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Article


(A version of this article appears in Bright Ideas, Spring, 2005, a publication of the Intellectual Property Law Section of the New York State Bar Association as the "Message From The Chair")

Online "Phishing" Scams and Identity Theft

by: Richard L. Ravin, Esq.*

    We must all be on guard for "phishers" who will assume the identity of a trusted or a legitimate entity and then ask the victim to divulge personal identifiable information. The term "phisher" applies to a cyber con artist who casts a wide "fishing net" in the form of spam, in the hopes of catching a small percentage of victims (not to be confused with the term "pisher", which is a Yiddish word meaning "a young squirt" or someone of no consequence).

    In a typical phishing scam, an e-mail directs the recipient to visit a Web site where he or she is urged to update personal information due to some fictitious problem. The recipient is asked to provide various personal information such as user names, passwords, credit card account numbers, bank account numbers, or Social Security numbers that the legitimate organization would already have. These bogus Web sites have the "look and feel" of the authentic Web site. The bogus Web site is created and designed exclusively for the purpose of stealing the personal identifiable information of its victims. In order to pull off the scam, the phisher uses the trademarks of legitimate organizations to fool its victims. Phishing is also known as brand or trademark "spoofing".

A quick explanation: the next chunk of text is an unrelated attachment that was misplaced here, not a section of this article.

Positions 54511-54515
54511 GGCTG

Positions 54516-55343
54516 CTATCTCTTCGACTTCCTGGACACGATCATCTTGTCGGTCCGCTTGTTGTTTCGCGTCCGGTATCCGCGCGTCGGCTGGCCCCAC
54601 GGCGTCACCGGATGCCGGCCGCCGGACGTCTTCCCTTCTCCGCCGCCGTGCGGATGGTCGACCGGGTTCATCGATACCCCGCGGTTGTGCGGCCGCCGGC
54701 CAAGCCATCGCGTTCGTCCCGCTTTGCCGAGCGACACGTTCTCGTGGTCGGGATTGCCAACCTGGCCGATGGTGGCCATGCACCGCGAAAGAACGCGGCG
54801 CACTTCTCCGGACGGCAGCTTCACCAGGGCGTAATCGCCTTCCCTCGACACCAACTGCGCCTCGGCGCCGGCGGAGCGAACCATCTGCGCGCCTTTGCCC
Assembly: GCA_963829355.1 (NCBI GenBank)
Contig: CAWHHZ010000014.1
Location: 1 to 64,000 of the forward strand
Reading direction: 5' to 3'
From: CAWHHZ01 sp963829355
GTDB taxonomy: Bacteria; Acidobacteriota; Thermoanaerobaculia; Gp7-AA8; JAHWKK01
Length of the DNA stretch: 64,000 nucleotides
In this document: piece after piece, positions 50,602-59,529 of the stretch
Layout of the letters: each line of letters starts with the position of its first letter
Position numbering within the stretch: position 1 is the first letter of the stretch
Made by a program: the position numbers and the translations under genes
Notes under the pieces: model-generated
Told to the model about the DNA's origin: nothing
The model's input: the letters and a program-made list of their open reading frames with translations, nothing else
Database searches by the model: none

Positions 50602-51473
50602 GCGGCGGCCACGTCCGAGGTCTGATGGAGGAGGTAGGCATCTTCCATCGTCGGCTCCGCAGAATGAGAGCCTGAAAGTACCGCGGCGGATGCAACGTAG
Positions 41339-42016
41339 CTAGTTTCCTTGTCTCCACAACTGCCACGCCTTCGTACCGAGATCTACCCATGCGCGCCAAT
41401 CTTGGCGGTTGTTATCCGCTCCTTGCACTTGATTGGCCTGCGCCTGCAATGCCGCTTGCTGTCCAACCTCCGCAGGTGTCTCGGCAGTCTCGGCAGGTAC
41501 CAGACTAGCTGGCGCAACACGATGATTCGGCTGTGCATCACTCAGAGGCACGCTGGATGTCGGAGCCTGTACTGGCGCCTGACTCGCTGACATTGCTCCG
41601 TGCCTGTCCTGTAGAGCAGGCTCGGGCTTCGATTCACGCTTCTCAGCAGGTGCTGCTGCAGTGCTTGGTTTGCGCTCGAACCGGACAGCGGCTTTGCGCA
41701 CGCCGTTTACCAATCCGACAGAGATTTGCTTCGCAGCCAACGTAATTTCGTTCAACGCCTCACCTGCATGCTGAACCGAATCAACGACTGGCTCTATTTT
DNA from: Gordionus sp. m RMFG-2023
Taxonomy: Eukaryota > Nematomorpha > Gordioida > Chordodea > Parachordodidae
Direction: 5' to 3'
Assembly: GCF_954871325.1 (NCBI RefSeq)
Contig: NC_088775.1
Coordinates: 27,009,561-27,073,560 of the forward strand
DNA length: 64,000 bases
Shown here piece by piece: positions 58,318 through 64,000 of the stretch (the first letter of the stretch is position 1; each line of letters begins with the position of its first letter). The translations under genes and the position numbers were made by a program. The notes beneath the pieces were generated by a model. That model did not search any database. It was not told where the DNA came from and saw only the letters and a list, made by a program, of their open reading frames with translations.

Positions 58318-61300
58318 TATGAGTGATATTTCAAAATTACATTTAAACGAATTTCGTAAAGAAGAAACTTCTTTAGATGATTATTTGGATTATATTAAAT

Phishers often make the links in their e-mails appear to be pointing to legitimate URLs, but the actual URL (appearing in the Web browser after clicking on the link) may in fact be slightly different than the legitimate URL, such as "www.msnbilling.com" in a phishing scam against MSN, or "www.paypalsys.com" in a spoof against PayPal. e-Bay, one of the more popular phishing targets, has recently announced that it is working to fix a software bug that permits phishers to use an e-Bay URL to trick people into visiting a fraudulent Web site. Apart from the use of e-mail, phishers can also cast their "phishing nets" via viruses and worms, which cause pop-up ads asking for personal data.

    Besides the obvious Lanham Act violations which may be associated with such conduct " such as false designation of origin (§43(a)), infringement of a registered mark (§ 32(1)), and anticybersquatting (§43(d)), [1] or equivalent state law unfair competition claims " other causes of action may also be available. These claims could arise under the Computer Fraud and Abuse Act (CFAA) [2] and the CAN-SPAM Act. [3] The CFAA, however, requires jumping through hoops when used in this context, as its focus is on the unauthorized access to a "protected computer", not the obtaining and using of personal identifiable information. A "protected computer" is one used in interstate or foreign commerce or communication, such as a computer connected to the Internet. [4] The CFAA also requires $5,000 in loss of use or damages as to each "protected computer". [5]